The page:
A series of scenes where Ah Chi tries to reinvent the business without proper plans, charging ahead like a blind stubborn bull. I mean how can one go into shipping business without ships? And the idea that government pays their fees on time is ridiculous also but maybe that did happen in Qing dynasty. The family was near bankrupt and suddenly rich the next day. Pays on time I suppose.
I Really Can't Stand This scene
Felt like turning off the TV everytime I see Ah Chi and Cheung Fung's love story. The love story is ok but the way they talk to other people when in each other's presence was the reason why this scene is in this category. The scene is like this. Ah Chi wants to marry Cheung Fung and whilst he is explaining why his father must allow him to marry Cheung Fung, with words directed at Ching Tong and family, at all times he was looking straight into Cheung Fung's eyes, holding her hands and she looked back lovingly. I mean that is plain rude. How can you talk to A whilst looking at B? Hold B's hands but look at A when talking to A is enough to show how much love you have for B is enough already. Should be Ewwwwww factor actually.
Most Confusing Scene
Earlier on with the who Ah Chi protecting Cheung Fung from the bandits scene, Ching Man said to Ching Tong that "You need only send one person and the whole problem will be solved" and Ching Man said send Ah Chung with the 3 conditions. I don't quite understand how sending him could solve the problem. So I suppose his plan was actually for Ah Chung to forcibly take command from Ah Chi, actually surrender the girl to the bandits and move on with the delivery because Ah Chi couldn't do it, so Ah Chung should be able to do it. If that was the plan, it was a useless and very bad plan. So until now I still don't see the wisdom of sending Ah Chung there unless that was the plan.
Most Changed Character
Could be Ah Hau, could be Ah Mou/Ah Chung but to me it was Ah Chung's brother in law, that guy who lost his ear. Because he was quite a coward and a trouble maker in the beginning but in the end with age and a moustache, he was fighting off bandits like an honourable man and even protected Ah Chi. I mean wow what a change!! Biggest change, not even Ah Hau can fight that.
Yep, there's one. Maybe I didn't pay enough attention but what happened to Ah Hau's mother in the end? She just disappeared.
And there's one more, not so much as a plot hole. I mean after all the deceits and the betrayals and the riots and the backstabbings those two trouble makers, gang of Ah Hau is still in the company!! FIRE THEM I'd day. Why are they still there?
The ending was weird. It went on and on and on but well satisfying actually since those who should die, died. You will see something like a year has passed, 5 years has passed, two more years has passed. It was like 10 years I think in all from the start till the end. Vry good for a maths test if you ask me. It ended with the repentent Ah Hau dying and his last words to his sons. And then we have Ah Chi, Ching Man (can't remember he was actually there or not), Ah Mou, Cheung Fung and Ah Chi's son and Ah Hau's son, all of them walking together and Ah Chi and Ah Chung explained about the word Hup-Mmm and their grandfather and what he did and we have flashbacks. And the sons asked many questions and they relived the memories of the old days and the scene ended with the guards and I think Ah Chi on a boat shouting Hup-Mmm as they deliver some goods.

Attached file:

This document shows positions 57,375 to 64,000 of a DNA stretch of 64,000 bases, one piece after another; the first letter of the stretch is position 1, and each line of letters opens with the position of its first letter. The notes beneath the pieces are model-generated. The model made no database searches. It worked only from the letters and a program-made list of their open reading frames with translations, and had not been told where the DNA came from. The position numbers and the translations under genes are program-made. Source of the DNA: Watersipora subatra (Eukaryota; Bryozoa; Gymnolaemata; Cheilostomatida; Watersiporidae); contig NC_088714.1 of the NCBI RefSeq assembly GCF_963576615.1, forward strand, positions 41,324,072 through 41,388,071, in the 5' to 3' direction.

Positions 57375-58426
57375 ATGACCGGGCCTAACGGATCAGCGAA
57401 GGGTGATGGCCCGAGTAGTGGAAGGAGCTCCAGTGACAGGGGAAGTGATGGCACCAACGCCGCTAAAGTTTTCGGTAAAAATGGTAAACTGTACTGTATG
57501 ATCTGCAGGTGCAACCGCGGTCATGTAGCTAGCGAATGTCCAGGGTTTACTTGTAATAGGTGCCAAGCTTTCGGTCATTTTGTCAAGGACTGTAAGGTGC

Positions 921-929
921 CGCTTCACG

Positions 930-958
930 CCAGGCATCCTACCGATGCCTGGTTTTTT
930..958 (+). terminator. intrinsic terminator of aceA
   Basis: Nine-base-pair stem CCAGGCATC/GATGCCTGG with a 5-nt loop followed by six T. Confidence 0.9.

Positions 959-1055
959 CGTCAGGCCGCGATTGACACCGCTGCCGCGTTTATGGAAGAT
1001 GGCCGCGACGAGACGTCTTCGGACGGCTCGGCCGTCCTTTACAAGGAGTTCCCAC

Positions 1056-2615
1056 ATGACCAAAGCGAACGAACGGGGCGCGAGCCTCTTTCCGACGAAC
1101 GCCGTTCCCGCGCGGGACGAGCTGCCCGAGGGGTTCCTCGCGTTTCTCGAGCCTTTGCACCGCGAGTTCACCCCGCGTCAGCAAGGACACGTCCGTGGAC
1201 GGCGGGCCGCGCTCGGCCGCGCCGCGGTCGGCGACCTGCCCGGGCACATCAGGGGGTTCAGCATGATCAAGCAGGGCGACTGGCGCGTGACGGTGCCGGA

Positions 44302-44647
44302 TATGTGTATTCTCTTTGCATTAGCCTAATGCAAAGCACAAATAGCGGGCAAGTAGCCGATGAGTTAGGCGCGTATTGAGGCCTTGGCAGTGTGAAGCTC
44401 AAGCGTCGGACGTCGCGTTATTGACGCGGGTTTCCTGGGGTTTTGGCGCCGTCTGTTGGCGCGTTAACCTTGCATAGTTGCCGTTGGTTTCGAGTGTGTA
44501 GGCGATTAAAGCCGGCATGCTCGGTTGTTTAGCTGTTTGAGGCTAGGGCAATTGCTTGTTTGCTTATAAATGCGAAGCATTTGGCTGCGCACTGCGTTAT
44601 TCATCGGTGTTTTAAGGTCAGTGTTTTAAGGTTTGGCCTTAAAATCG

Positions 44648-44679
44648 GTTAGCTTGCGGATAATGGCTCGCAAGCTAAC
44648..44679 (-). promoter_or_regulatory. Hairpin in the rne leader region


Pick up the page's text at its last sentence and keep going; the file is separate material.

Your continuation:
A good ending. But you know I have an alternate ending which I think is even better.
MY ALTERNATE ENDING
I would have loved it if Ah Chung actually ran to Hong Kong and establish a business there because we all know Hong Kong would be the shipping hub later on. If things were as they were going to be, Wui Yau could turn into OSK Shipping Company or DHL. Who knows? So why not show them expand their business outside China since some few decades later we know China will close their doors to the world and wealthy people like those who inherit Wui Yau will be kicked out or tortured. So why not start the series with a modern day twist, of a great great great great great great grandchild of maybe Ah Chi or somebody now running a big shipping company telling his forefather's story and struggle to a younger generation and then swish, go to Ah Chi and the ending with Ah Chi screaming Hup-mmm swish again to modern time with the old man or lady finishing his or her story and to relive the forefather's struggle for greatness, they were actually standing on a huge cargo ship bearing the name Wui Yau Shipping Co and together they raised their hands and shouted Hup-Mmm, Hup-mm as the ship sails by Hong Kong. I mean that would be the ultimate eh? Well can't blame TVB for not going that far after all hire a ship and filming at sea requires big budget and this series didn't have that. A great pity because I can so imagine Tung Kim Hwa as that old man since we all know he owns a big shipping company.
Some General Observations
It is frustrating to see what is essentially a limping end to a great start. That whole thing about Ah Hau becoming a bandit because he was angry and dissatisfied...I never knew he could fight that well. Suddenly BOOM! He was kung fu expert, fighting like he did in that scene just made my jaw dropped, but not with awe but with consistency.
It is also frustrating to see when he died despite the sweaty face, some blood and darkened face, he actually looked so much younger than Steven Ma who had to wear a moustache. Why? A decade on and Ah Chi is like what? Early or mid 30s? Why does he look like he is 50? Can't there be a mature successful handsome young looking man befitting his age? In fact all men at that age have moustaches. And strangest is Cheung Chi Kwong looked so much better than Steven Ma! It's like modern series, showing an older wiser man and he has to have grandpa glasses despite the fact that he was probably mid-30s. So by the time I reach 35 I should be wearing old style qipao like those old ladies in their 90s to connote age and wisdom?!